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NBC's Parting Shot to Santorum: 'A Campaign Filled With Highly-Publicized Gaffes'

Reporting on Rick Santorum leaving the Republican presidential race on Tuesday's NBC Nightly News, correspondent Ron Mott proclaimed: "It was a campaign filled with highly-publicized gaffes....From calling President Obama out on education, to President Kennedy's famed speech on the separation of church and state....Just two of a number of comments he eventually walked back or was pushed to explain."

Mott also depicted Santorum as only appealing to a narrow group of voters: "Santorum's support was mostly rooted in a core of Republican strongholds, where his unapologetic push for social conservative values, something the GOP establishment largely sought to avoid, was enthusiastically embraced by evangelicals."

Mott's report mirrored a Tuesday New York Times opinion piece by abrasively liberal columnist Andrew Rosenthal, who in part ranted: "Mr. Santorum showed that he could appeal to the far right, and the way far right, and the way, way far right, and that he could use that base to make things really hard for Mitt Romney. And he illuminated the dark heart of the G.O.P., the part that thrives on fear and xenophobia and intolerance."

At the top of the report, Mott remarked on the venue of Santorum's Tuesday announcement: "In a small hotel meeting room befitting his cash-strapped campaign for president – its momentum fading one day after his ailing 3-year-old daughter Bella returned home from an Easter weekend spent in a hospital – Rick Santorum bowed out."

Later, Mott observed: "His exit...spares the ex-Pennsylvania senator the prospect of another embarrassing defeat in his home state, having lost his U.S. Senate seat six years ago."

Concluding the segment, Mott predicted problems for the Republican nominee: "Going forward, many Republicans fear the relentless pounding of Romney by Santorum could undermine his chances in the fall..." Introducing the report, anchor Brian Williams declared the GOP primary "went on longer, was more brutal and divisive than anyone had first imagined."

Here is a full transcript of the April 10 report:

7:01PM ET

BRIAN WILLIAMS: The start of the 2012 general election season might some day be traced right back to today. This afternoon in Gettysburg, Pennsylvania, not far from the very heart of the Civil War battleground, Rick Santorum got out of the GOP race. The battleground that went on longer, was more brutal and divisive than anyone had first imagined. He won 11 out of 50 states. But it's another number that was trouble for the former Pennsylvania senator, 1,144, the number of delegates the nominee will need. And it's Mitt Romney who is much closer to that. We begin our coverage tonight with NBC's Ron Mott on the trail in Gettysburg. Hey, Ron, good evening.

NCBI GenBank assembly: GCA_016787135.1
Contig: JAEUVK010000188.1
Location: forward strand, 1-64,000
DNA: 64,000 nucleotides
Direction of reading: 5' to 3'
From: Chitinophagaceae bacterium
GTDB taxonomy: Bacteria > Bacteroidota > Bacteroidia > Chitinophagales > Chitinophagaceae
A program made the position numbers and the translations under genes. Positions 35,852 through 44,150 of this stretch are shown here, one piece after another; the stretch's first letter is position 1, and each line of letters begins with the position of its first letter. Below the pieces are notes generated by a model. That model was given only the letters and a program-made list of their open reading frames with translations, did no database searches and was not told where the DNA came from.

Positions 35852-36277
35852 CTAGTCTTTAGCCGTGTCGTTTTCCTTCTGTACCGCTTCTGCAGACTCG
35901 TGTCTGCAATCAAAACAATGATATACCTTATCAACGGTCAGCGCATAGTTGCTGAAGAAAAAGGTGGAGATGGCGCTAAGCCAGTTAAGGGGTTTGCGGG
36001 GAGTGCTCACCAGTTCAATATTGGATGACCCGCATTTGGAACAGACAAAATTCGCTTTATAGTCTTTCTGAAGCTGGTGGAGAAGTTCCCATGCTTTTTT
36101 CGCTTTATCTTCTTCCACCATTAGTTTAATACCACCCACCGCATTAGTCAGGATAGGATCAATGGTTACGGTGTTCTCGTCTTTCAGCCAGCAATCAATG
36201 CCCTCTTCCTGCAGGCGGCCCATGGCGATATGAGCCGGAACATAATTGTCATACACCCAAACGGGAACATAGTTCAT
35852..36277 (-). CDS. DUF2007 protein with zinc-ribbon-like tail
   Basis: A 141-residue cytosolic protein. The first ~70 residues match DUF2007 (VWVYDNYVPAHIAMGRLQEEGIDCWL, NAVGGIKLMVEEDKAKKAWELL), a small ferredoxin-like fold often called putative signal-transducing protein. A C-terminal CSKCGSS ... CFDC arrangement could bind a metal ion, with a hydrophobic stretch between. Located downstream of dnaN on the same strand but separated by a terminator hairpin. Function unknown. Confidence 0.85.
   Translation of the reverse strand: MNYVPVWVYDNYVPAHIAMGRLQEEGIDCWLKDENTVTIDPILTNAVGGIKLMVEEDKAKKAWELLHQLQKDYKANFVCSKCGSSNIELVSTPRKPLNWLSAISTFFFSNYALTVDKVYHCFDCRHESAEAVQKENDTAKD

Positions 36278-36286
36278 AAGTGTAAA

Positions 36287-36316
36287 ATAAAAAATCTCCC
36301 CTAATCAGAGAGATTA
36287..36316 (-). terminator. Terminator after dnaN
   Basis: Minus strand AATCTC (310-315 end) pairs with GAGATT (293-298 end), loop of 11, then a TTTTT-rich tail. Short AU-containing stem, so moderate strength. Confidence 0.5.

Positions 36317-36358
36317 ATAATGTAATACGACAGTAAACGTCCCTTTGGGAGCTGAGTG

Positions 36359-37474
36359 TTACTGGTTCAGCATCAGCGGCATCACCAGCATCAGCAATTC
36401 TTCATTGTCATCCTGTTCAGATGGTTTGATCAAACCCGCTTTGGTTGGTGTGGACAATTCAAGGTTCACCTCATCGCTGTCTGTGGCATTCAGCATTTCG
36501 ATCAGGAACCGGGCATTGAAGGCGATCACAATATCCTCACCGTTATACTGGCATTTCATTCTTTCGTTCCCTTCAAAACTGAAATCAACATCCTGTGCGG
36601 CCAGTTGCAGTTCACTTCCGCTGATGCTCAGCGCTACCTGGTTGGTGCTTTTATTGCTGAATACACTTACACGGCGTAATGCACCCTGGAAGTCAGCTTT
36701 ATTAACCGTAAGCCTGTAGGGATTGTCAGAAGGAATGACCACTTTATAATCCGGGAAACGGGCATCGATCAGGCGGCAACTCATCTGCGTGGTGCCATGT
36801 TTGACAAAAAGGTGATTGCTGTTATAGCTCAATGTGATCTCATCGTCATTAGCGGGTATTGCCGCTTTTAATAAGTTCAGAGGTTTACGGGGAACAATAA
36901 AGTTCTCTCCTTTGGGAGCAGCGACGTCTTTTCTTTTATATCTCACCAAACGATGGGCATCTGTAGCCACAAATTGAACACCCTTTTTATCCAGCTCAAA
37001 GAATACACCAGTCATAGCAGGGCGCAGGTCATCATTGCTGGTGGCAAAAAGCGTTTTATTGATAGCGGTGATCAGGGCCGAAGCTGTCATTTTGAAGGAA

RON MOTT: Hey, Brian, good evening to you. After waving off repeated questions over the past couple of weeks about whether he should get out of this race, today Rick Santorum made it official, leaving – yet leaving open the possibility he's far from done on the national political stage. In a small hotel meeting room befitting his cash-strapped campaign for president – its momentum fading one day after his ailing 3-year-old daughter Bella returned home from an Easter weekend spent in a hospital – Rick Santorum bowed out.

RICK SANTORUM: While this presidential race for us is over for me and we will suspend our campaign effective today, we are not done fighting.

MOTT: Santorum pitted his grassroots, every-man bowling alley, blue-collar roots against Mitt Romney's polished upper-crust image, with unexpected success.

SANTORUM: Against all odds, we won 11 states. Millions of voters. Millions of votes. We won more counties than all the other people in this race combined.

MOTT: His exit, with no mention of Romney by name, spares the ex-Pennsylvania senator the prospect of another embarrassing defeat in his home state, having lost his U.S. Senate seat six years ago. Santorum's support was mostly rooted in a core of Republican strongholds, where his unapologetic push for social conservative values, something the GOP establishment largely sought to avoid, was enthusiastically embraced by evangelicals. But in general election battlegrounds, like Ohio, Wisconsin and Michigan, he could not top Governor Romney. It was a campaign filled with highly-publicized gaffes.

SANTORUM: What a snob.

MOTT: From calling President Obama out on education, to President Kennedy's famed speech on the separation of church and state.

SANTORUM: You bet that makes you throw up.

MOTT: Just two of a number of comments he eventually walked back or was pushed to explain.

SANTORUM: You know, we get a little fired up sometimes, and can say some things that I wish I had, you know, had a mulligan on.

MOTT: Going forward, many Republicans fear the relentless pounding of Romney by Santorum could undermine his chances in the fall, with barbs like this:

SANTORUM: He is the worst Republican in the country to put up against Barack Obama.

MOTT: What's next for Rick Santorum? No word just yet, his campaign did today send out an appeal for money and confirmed that Mitt Romney has asked for a meeting, something Rick Santorum says he's open to. No details though, Brian, on when that meeting might take place.

WILLIAMS: Alright, Ron Mott starting us off from Gettysburg tonight. Ron, thanks.

-- Kyle Drennen is a news analyst at the Media Research Center. Click here to follow Kyle Drennen on Twitter.